(This is a dry run for a new project I’m pursuing that involves a daily critique of American political journalism. Please let me know what you think — and who else’s critiques you would value. Email me at email@example.com.)
The coverage of the two fundamentally dishonest events the White House staged back-to-back on Thursday afternoon provides a case study in how top political reporters in America’s most elite newsrooms are still failing to appropriately cover Donald Trump.
Both events made it incumbent upon journalists to explain what was really going on, and put it in its essential and abnormal context, rather than just hand over the megaphone, take notes, and get punked, as they did to such disastrous effect during the 2016 election.
The good news is: They’re doing better. The bad news is: There’s still a lot of room for improvement.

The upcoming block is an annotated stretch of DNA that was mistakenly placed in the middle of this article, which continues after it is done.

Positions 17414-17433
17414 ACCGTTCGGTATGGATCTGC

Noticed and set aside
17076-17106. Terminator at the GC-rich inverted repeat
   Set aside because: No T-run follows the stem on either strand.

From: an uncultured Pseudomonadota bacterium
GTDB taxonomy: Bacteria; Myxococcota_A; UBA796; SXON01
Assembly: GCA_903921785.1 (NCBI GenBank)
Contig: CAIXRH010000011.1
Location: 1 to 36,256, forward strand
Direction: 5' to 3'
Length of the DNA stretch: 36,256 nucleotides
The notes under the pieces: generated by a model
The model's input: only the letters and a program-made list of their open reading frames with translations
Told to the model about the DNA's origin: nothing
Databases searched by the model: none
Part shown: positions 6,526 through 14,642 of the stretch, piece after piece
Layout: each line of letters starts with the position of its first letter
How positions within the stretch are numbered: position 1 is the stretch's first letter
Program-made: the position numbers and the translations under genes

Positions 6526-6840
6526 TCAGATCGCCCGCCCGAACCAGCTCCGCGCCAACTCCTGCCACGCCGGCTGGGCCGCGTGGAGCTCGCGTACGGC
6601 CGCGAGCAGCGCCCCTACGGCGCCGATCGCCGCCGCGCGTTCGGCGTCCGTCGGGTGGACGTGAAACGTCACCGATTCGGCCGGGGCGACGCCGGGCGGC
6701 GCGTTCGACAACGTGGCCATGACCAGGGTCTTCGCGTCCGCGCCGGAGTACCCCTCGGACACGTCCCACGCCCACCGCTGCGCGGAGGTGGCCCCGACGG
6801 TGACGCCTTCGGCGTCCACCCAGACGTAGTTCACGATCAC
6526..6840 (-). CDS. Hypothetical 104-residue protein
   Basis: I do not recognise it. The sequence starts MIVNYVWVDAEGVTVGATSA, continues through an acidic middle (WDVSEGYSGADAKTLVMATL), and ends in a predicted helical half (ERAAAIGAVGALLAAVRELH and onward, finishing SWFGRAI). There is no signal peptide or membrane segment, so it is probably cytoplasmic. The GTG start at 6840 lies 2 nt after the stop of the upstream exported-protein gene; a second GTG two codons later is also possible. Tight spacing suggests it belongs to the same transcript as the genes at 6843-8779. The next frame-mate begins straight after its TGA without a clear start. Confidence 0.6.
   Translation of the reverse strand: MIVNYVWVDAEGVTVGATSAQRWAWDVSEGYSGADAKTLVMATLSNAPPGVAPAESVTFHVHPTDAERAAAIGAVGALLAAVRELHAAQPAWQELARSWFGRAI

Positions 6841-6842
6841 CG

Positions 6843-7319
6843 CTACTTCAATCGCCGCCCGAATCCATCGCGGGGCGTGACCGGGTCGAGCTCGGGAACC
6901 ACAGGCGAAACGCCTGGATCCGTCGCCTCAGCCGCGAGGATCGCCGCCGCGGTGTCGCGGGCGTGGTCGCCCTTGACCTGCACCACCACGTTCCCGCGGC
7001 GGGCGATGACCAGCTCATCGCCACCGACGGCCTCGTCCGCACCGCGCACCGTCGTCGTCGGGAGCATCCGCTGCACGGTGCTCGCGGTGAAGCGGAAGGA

And the hopeful news is: Perhaps some best practices can emerge if we examine their work closely.
Let’s review what happened Thursday.
For one, Trump invited an extraordinary collection of far-right hysterics and disinformation-spreaders to what was billed as a “social media summit” — ostensibly to highlight anti-conservative bias – thereby validating and encouraging their extremism, while at the same time delivering an unhinged monologue in which among other things he both attacked and misconstrued the First Amendment.
Then, he tried to spin his backing down on the politically-motivated addition of a citizenship question to the U.S. Census as a victory, with a sycophantic attorney general at his side, congratulating him on his greatness.
No even vaguely sentient political reporter in America fell for any of this. But how much did they call it out?
The Associated Press coverage was marvelously forthright and assertive, giving no credence to the White House spin, from its headline — Trump applauds far-right social media provocateurs – on down. Reporters Kevin Freking and Marcy Gordon wrote in their top: